The Vorontsov Palace or the Alupka Palace is an historic palace situated at the foot of the Crimean Mountains near the town of Alupka in Crimea. The Vorontsov Palace is one of the oldest and largest palaces in Crimea, and is one of the most popular tourist attractions on Crimea's southern coast.
The palace was built between 1828 and 1848 for Russian Prince Mikhail Semyonovich Vorontsov for use as his personal summer residence at a cost of 9 million silver rubles. It was designed in a loose interpretation of the English Renaissance revival style by English architect Edward Blore and his assistant William Hunt.
The building is a hybrid of several architectural styles, but faithful to none. Among those styles are elements of Scottish Baronial, Mughal architecture, and Gothic Revival architecture. Blore had designed many buildings in the United Kingdom, and was later particularly well known there for completing the design of Buckingham Palace in London.
Once completed, the palace was visited by many members of the Russian Empire's elite ruling class; a great number of these vastly wealthy nobles were so taken with the palace and its seaboard site that they were moved to create their own summer retreats in the Crimea. By the early 20th century not only many aristocrats, but also members of the Imperial Family, including the Tsar himself, has palaces in an assortment of architectural styles in the vicinity.
An important feature of the Vorontsov Palace is the adjoining park ensemble, which features 40 hectares (99 acres) of greenery and forestry arranged by German landscape gardener Carolus Keebach. Today, the Vorontsov Palace is a part of the "Alupka Palace-Park Complex," a national historical preserve including the Massandra Palace in neighbouring Massandra.
Owing to its status as an important local tourist attraction and architectural monument, the Vorontov Palace and its surrounding park complex were commonly featured in Ukrainian and Soviet cinema productions such as: An Ordinary Miracle (1964), Nebesnye lastochki (1976), Crazy Day or The Marriage of Figaro (2004), and Sappho (2008).
Russian poet Ivan Bunin visited the palace in 1900 and wrote a short poem entitled "Long alley leading down to the shore ..." (Russian: К прибрежью моря длинная аллея ...)
In the period following the Napoleonic wars, the new city of Odessa emerged as Russia's southern capital with a vibrant cosmopolitan society centered on a handful of brilliant Russian aristocrats and beautiful Polish ladies such as Zofia Potocka and Karolina Rzewuska.
According to Filipp Vigel, the viceroy's court in Odessa looked like a "small capital of an imperial fürst". While many Neoclassical buildings appeared in Odessa, the Crimea (or Taurica, as it was then better known) was still perceived as a wild, exotic hinterland. The mid-1820s saw the appearance of highly popular Romantic works celebrating its rugged beauty, such as Alexander Pushkin's poem The Fountain of Bakhchisaray and Adam Mickiewicz's Crimean Sonnets. Both poets were fascinated with Lord Byron's Oriental romances and pictured the Crimea as an exotic land of Tartar Muslim traditions which had flourished in the Khanate of Crimea until its demise in 1783.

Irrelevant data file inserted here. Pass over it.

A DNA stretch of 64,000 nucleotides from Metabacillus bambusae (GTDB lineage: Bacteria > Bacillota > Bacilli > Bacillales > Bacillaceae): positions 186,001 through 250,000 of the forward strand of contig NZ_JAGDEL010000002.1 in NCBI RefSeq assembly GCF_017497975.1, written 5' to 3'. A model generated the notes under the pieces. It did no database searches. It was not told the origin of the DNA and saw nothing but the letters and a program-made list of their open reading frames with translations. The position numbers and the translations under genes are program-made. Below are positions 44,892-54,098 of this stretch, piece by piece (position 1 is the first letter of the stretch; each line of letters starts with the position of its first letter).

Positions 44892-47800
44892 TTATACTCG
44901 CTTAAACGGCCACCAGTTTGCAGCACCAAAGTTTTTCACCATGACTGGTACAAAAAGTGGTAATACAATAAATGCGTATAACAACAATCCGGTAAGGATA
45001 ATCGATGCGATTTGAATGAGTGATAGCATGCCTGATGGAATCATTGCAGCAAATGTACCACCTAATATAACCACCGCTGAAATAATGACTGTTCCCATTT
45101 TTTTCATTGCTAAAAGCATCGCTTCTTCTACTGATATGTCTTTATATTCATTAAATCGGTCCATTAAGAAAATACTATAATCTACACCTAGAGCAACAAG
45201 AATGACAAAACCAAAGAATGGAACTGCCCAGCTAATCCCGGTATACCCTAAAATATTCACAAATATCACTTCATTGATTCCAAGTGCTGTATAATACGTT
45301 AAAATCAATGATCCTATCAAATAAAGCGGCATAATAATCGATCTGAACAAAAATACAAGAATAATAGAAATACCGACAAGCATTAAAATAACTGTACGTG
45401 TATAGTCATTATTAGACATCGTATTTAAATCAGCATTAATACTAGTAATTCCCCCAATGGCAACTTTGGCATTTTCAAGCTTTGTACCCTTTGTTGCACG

Mikhail Vorontsov was appointed Viceroy of Novorossiya in May 1823. Even before their arrival in Odessa, the Vorontsovs started buying up lands in the southwest of Crimea, which was sparsely populated and little known at the time. Alupka was bought in 1824 from colonel Theodosios Reveliotis, the owner of Livadia and Oreanda. By that time, the Vorontsovs also had property in Gurzuf, Massandra, Ai-Danil, and Cape Martian. Read more on Wikipedia
From 11 to 14 February 1945, the Yalta Conference took place in the neighbouring, former imperial Livadia Palace; this was between representatives from the United States, the United Kingdom, and the Soviet Union. Winston Churchill and his British delegation were given temporary residence within the Vorontsov Palace. Within two weeks, construction workers had restored 22 rooms in the main palace, 23 rooms in the Shuvalov wing, and even replanted the palace gardens. The palace's English-inspired architectural style gained praise from Churchill himself: Churchill was so taken by the garden's Medici lions that he later asked Stalin if he could take them home; Stalin declined the request.
The setting of our abode was impressive ... Behind the villa, half Gothic and half Moorish in style, rose the mountains, covered in snow, culminating in the highest peak in the Crimea. Before us lay the dark expanse of the Black Sea, severe, but still agreeable and warm even at this time of the year. Carved white lions guarded the entrance to the house, and beyond the courtyard lay a fine park with sub-tropical plants and cypresses. — Winston Churchill, Triumph and Tragedy: The Second World War, Vol 6, 1953
Here is one of the Medici lions so admired by Churchill:
Also one more photo which is taken by me:
Actually when I was there, perhaps about 1 or 2 hours, I saw about 10 weddings. At first I thought that maybe it’s only because of its beauty that beautiful couples are coming here to take some wedding photos. But after reading the history and some books, I realized no no no, there is a history behind the curtain... Read the history here